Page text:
Narratives of white victimhood are the rage these days.
From Abigail Fisher v. the University of Texas to the gutting of the Voting Rights Act, from Paula Deen’s claim of being a victim of the “PC police” to a material witness’s use of the phrase “creepy-ass cracker” in the criminal trial of George Zimmerman—there has been ample effort to imagine white people as the real victims in contemporary America.
David Sirota says, “hysterical white people are all over the media screaming to whomever is listening that white people are under attack.”
Tim Wise notes this is in keeping with history. “The cult of white victimhood has long had its charter members,” he says. “Nowadays the cult has the attention of the media and a white public already anxious about changing demographics, the presence of a black president and economic insecurity.”
I call it WDD—”White Delusional Disorder.”
People suffering from WDD experience intense and wild distortions of and deviations from empirical reality. They believe white people are not benefiting from a racially stratified society. They are, instead, its true victims.
Last month, the U.S. Supreme Court ruled on a case weighing the affirmative-action policies of the University of Texas. The court punted by sending the case back to a lower court. But in doing so, it left unaddressed claims of Abigail Fisher’s victimization.
The plaintiff claimed: “There were people in my class with lower grades who weren’t in all the activities I was in, who were being accepted into UT, and the only other difference between us was the color of our skins. I was taught from the time I was a little girl that any kind of discrimination was wrong. And for an institution of higher learning to act this way makes no sense to me. What kind of example does it set for others?”
Yet court documents show that Fisher’s high school grades and SAT scores would not have qualified her for admittance to Texas’s flagship institution in Austin. Even so, she is a victim , she says. Meanwhile, the school admitted five students of color with lower scores as well as 42 white applicants whose scores were equal to or lower than Fisher’s.
Not surprisingly Fisher and her supporters have shown no concern for the 168 students of color who did not receive admission, though their scores were equal to or higher than hers. Nor have they expressed outrage at the number of students denied admittance though they presumably enrolled in costly SAT prep courses. Yet Justice Anthony Kennedy and the court’s conservative bloc failed to account for white privilege.
This was equally evident in the Supreme Court’s gutting of Sections 4 and 5 of the Voting Rights Act. During oral arguments last spring, Justice Antonin Scalia memorably described the VRA as a “perpetuation of racial entitlement.” Thus the Voting Rights Act victimizes white America. Despite claims of racial progress, and despite fantasies that the VRA is punishment for the sins of white grandfathers (it isn’t), the VRA was about protecting every person’s right to vote.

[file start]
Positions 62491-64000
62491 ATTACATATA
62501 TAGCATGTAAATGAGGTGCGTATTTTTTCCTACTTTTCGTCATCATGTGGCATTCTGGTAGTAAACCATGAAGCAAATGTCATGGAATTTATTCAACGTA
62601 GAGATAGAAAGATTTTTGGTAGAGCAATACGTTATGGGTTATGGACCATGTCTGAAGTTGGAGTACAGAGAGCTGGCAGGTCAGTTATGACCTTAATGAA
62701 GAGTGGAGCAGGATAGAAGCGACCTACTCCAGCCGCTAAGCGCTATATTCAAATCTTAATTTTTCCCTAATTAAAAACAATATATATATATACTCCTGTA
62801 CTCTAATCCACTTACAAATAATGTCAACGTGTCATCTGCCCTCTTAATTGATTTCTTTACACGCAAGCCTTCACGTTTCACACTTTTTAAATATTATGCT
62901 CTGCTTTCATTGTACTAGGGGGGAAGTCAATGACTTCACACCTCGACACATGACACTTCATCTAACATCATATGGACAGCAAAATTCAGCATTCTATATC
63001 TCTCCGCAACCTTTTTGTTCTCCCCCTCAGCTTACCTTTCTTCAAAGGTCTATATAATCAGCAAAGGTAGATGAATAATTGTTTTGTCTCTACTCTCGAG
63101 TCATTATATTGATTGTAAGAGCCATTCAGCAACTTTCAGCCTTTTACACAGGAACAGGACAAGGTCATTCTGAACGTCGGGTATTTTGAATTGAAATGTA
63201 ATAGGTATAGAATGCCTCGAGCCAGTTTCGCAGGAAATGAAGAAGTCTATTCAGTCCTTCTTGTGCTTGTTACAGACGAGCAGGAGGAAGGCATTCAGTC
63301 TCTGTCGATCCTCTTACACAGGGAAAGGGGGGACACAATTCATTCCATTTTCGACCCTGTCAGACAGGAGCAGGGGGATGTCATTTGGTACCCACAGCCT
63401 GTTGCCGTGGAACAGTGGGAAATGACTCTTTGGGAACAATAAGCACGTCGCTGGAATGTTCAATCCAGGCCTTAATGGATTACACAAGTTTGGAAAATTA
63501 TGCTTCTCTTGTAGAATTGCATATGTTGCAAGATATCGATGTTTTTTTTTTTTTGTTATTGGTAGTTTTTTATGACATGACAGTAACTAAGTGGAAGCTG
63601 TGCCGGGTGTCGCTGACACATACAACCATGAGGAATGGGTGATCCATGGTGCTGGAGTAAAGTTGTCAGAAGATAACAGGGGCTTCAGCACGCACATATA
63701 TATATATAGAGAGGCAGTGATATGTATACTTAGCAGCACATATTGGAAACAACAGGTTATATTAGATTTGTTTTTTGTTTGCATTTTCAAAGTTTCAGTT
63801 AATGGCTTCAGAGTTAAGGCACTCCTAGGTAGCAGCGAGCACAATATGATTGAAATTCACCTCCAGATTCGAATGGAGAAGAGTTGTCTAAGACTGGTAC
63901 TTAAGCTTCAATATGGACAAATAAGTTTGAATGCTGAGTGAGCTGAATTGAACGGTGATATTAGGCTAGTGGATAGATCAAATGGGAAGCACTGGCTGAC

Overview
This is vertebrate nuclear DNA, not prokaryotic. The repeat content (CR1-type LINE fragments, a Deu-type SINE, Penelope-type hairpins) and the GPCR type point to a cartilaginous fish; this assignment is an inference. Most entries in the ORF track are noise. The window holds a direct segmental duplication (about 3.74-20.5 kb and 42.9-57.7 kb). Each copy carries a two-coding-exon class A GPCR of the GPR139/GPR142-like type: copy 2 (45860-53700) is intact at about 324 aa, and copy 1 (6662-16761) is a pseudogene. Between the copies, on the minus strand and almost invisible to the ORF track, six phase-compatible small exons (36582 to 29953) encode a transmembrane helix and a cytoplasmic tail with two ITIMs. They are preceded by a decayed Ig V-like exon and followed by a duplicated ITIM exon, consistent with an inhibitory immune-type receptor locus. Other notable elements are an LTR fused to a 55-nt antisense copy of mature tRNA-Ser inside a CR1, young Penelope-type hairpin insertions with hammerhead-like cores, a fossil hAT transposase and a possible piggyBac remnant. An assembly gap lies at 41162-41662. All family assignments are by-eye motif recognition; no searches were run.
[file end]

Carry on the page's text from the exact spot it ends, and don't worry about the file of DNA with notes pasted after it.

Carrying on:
But this is the logic that governs the cult of white victimhood.
Only in America can inequality, voter suppression, and societal condemnation of racial slurs become a moment to lament white victimhood.
While little surprises me about CNN (Cable’s NON News), the sensational efforts to play off the George Zimmerman trial, to link the “N Word” to Cracker, and to situate the discussion within a discourse of “which is worse” is a testament to their failures as a network. As someone on Twitter and my colleague Rich King noted, the mere fact that CNN says Cracker but encodes the “N-word” tells us all we know, yet the conversation continues.
Despite amazing participants, the framing of the discussion, which centers whiteness (can’t have a discussion of “N word” without somehow bringing the debate back to whiteness), on false comparisons is telling! If CNN wanted to have a discussion to add depth to Zimmerman trial as it relates to Cracker but instead they wandered down the problematic road of “everyone is racist” and “everyone has their own slurs.”
Cracker has a long history; a longer history than America. Dating back at least to Shakespeare, the origins and meaning are disparate. Jelani Cobb, on NPR’s Code Switch, offers insight into its more contemporary usage:
“Cracker,” the old standby of Anglo insults was first noted in the mid 18th century, making it older than the United States itself. It was used to refer to poor whites, particularly those inhabiting the frontier regions of Maryland, Virginia and Georgia. It is suspected that it was a shortened version of “whip-cracker,” since the manual labor they did involved driving livestock with a whip (not to mention the other brutal arenas where those skills were employed.) Over the course of time it came to represent a person of lower caste or criminal disposition, (in some instances, was used in reference to bandits and other lawless folk.).
Despite this very specific history, one that locates cracker within history of white supremacy and one that position itself outside this history, some still try to connect Cracker with “N word” as part of its narrative on “white victimhood” and “double standards. Joan Walsh took up this line of argumentation in a recent post:
From Glenn Beck’s the Blaze to the Breitbots to smaller right-wing shriekers to Twitter trolls everywhere, white grievance-mongers seemed less bothered by the fact that Martin allegedly used the term, than by Jeantel saying it wasn’t a slur…. My God, don’t these people get tired of themselves? So much of the trumped-up racial upset on the right, generally, is about language: If black people can use the N-word, why can’t we? (Even Paula Deen tried to use that as self-defense at first.) Now we’re moving on to: If the N-word is racist and forbidden, words like “cracker” should be, too. But “cracker” has never had the same power to demean, or to exile, or to sting. No social order has ever been devised whereby African-Americans oppress people they deride as “crackers.”